were constructed of perishable materials and do not survive, but excavated remains suggest that most were single storey with stock lodged at one end. As late as the 1790s shepherds’ cottages in Roxburghshire were described as ‘miserable, temporary hovels’ with walls of stone and turf, roofs of turf and rushes with wicker–framed clay chimneys suspended over open hearths (Cruft et. al. 2006, 83).
Consideration of the above led to a number of sites thought likely to have been used by the Scottish army, whether because they were mentioned in contemporary documents or are thought to have existed as structures in the early 16th century, to be chosen for further investigation. This included the survey and trial excavation of Windy Windshiel, a multi-phase farmstead high on the north flank of the Whiteadder Valley, previously investigated by Flodden volunteer Barry Prater, while the ruins of a house near Spottiswoode were also investigated to ascertain their date.
A limited programme of survey and excavation at the remains of Windy Windshiel farmstead, 1 km south-east of Ellem, was carried out in May 2016 in order to further the work of project volunteer, Barry Prater and attempt to determine any links with the early 16th century, specifically, given its position on a routeway taken by James IV’s army from the muster point at Ellem, any connections with James IV’s Flodden campaign. The results of this work are included in a report on Ellem (this publication).
An investigation was made of a cluster of buildings at East Side, Spottiswoode, comprising an occupied 20th century cottage and outbuilding associated with two ruinous structures, one of which appeared on the basis of wall thickness to be a potential early structure, possibly a bastle. However, excavation revealed it to be a 19th century cottage building with partially-mosaiced porch floor and stone & brick fireplace in the west gable end. An adjacent ruin adjoining the roofed bothy was of similar age, but of more substantial construction with dressed sandstone door jambs and a larger fireplace.
An attempt has been made in conjunction with Flodden 500 volunteers led by Trevor Swan of Coldstream, whose knowledge of the river stems from his participation in family-run salmon netting on the Tweed near Twizel, to identify and examine the 31 Tweed fords listed by Border Commissioners Sir Robert Bowes and Sir Ralph Elleker in 1541 (Hodgson 1828: 194-202), with the aim of better understanding the options available to the Scottish army in moving its artillery and other supplies across the border.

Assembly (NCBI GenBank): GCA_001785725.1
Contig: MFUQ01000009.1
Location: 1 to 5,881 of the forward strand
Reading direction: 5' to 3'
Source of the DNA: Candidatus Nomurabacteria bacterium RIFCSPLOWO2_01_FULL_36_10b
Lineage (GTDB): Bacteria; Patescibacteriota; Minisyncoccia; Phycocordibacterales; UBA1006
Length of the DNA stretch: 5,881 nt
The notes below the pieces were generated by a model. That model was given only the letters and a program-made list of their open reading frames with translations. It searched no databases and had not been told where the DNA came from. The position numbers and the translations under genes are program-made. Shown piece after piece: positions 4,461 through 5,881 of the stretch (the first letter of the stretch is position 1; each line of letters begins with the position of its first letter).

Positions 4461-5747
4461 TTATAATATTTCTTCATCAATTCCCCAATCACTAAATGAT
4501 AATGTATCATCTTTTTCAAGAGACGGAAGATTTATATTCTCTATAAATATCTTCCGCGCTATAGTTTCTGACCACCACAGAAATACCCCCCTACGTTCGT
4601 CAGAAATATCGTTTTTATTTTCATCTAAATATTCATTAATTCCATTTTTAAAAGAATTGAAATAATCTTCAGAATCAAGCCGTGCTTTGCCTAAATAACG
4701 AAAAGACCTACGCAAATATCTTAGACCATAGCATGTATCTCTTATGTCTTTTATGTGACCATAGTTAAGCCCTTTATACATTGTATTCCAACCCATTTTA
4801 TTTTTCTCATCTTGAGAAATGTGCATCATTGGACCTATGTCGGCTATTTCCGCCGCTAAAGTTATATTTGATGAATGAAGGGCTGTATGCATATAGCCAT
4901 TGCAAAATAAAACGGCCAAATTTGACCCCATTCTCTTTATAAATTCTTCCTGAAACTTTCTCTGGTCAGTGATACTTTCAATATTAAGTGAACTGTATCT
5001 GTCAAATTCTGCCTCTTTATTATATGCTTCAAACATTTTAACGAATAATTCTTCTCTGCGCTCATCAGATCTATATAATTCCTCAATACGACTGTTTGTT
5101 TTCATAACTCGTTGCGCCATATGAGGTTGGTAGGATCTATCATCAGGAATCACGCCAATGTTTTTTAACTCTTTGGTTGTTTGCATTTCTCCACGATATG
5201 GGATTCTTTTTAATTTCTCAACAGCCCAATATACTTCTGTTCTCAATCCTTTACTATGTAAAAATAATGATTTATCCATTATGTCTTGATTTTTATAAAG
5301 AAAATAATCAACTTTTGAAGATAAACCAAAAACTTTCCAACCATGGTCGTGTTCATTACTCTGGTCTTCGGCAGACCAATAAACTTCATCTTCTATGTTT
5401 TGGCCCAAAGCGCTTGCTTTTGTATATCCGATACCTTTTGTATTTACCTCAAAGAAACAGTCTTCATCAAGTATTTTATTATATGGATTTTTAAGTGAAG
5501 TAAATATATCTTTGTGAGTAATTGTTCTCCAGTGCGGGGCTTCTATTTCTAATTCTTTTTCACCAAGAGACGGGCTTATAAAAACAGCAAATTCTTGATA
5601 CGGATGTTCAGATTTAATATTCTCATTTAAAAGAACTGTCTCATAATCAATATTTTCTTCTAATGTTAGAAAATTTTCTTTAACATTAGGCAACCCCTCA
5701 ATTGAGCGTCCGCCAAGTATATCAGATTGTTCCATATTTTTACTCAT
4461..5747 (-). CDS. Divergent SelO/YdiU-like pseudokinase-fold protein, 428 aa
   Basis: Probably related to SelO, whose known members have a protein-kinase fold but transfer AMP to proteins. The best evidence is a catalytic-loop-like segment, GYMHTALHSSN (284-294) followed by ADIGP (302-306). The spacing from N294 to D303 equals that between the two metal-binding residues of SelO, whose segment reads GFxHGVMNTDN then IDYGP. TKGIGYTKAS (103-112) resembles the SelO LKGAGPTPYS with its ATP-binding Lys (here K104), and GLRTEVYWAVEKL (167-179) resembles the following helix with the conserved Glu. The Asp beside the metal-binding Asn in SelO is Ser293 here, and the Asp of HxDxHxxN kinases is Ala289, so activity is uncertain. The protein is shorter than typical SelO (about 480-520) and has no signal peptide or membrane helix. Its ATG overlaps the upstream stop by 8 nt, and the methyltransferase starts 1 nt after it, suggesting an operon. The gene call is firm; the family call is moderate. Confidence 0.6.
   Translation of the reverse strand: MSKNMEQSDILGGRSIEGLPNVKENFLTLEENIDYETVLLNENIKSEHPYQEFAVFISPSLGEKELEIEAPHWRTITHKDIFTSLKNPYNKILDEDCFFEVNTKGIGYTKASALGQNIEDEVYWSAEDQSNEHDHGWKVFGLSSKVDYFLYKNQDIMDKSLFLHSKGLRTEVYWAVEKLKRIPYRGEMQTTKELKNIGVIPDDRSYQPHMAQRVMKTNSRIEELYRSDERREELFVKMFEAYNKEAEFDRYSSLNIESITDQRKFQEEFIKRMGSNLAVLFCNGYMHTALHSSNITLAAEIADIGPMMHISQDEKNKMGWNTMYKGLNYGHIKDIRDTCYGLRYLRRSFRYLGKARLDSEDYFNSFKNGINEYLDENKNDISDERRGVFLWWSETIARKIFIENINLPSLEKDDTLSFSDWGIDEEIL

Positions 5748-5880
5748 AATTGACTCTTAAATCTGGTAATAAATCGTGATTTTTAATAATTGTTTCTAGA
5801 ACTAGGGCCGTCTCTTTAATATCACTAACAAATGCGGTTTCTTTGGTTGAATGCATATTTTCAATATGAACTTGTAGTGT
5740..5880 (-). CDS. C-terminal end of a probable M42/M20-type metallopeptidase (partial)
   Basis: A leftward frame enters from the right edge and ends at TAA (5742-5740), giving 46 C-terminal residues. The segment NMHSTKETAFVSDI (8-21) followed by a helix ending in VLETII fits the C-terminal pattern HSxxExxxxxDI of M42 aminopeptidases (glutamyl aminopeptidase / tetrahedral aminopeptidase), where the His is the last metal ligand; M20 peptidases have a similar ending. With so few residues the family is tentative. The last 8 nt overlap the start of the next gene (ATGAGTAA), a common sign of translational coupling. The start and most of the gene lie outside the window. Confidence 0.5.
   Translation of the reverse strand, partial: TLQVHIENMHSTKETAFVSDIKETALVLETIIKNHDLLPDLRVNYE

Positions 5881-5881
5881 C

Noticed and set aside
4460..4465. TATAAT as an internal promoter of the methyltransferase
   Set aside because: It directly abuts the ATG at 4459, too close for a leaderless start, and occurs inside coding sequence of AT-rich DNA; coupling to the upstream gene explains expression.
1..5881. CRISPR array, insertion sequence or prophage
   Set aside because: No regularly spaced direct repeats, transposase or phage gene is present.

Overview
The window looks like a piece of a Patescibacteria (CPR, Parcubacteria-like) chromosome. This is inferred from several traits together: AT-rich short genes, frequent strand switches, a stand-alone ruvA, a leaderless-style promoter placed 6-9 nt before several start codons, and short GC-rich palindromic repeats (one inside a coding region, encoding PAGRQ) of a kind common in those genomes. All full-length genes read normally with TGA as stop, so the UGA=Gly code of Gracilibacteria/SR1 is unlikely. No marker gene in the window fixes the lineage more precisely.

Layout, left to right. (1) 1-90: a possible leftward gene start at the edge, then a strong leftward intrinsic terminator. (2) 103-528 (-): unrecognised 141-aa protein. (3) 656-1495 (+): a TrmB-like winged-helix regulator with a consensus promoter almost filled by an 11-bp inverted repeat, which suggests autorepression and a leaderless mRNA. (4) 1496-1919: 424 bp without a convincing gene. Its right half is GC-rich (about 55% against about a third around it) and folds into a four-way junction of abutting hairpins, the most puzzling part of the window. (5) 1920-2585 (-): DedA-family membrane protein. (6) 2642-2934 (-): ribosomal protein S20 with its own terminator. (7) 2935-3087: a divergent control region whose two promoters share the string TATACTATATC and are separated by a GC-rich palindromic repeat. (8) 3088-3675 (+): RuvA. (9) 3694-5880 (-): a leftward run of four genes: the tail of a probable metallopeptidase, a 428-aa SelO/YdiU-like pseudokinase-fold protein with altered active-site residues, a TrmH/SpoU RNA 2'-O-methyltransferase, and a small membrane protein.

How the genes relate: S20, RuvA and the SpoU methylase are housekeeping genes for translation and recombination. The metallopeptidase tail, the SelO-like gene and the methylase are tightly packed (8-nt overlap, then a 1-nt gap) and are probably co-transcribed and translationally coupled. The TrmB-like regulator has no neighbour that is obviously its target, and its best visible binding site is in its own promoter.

A few observations can be made on the basis of site visits with regard to the above fording points, and fords in general. First, the sites of most of them are known, or can be inferred from topographical features, local tradition or place-name evidence, or are indicated by roads approaching the river from both sides, even where the river appears to have changed course within its flood plain, as at Birgham-Carham. Many are in the positions of later salmon netting stations, or shiels, since the shallow water conditions are often formed by rocky outcrops either side of pools, which hold the salmon. For the same reason, however, the fords are also liable to develop into shoals, or islands, meaning that several of them, such as at Graydon near Twizel, are now partially or wholly obscured. Another observation made during site visits, conducted with Trevor Swan and others with detailed knowledge of the river, is that the position of fords is defined as much by access to and from the river bank as by the shallowness of the river. For large parts of its lower course the Tweed has incised deeply into the sedimentary rock and overlying glacial till strata, creating river cliffs which prevent access to the river. Since bends in the river tend to contain streams of faster flowing, deeper water, fords tend to be placed on straight sections of river adjacent to haughs, but some may start at the beginning or end of a bend, taking a diagonal course across the river, much like artificiallyconstructed weirs above mills. In some cases, as at Graydon on the south side of the Tweed, it is possible to see the remains of holloways leading from the ford to higher ground, but where such features have survived they have done so mainly due to the presence of active fishing shiels, all of which have now ceased to operate.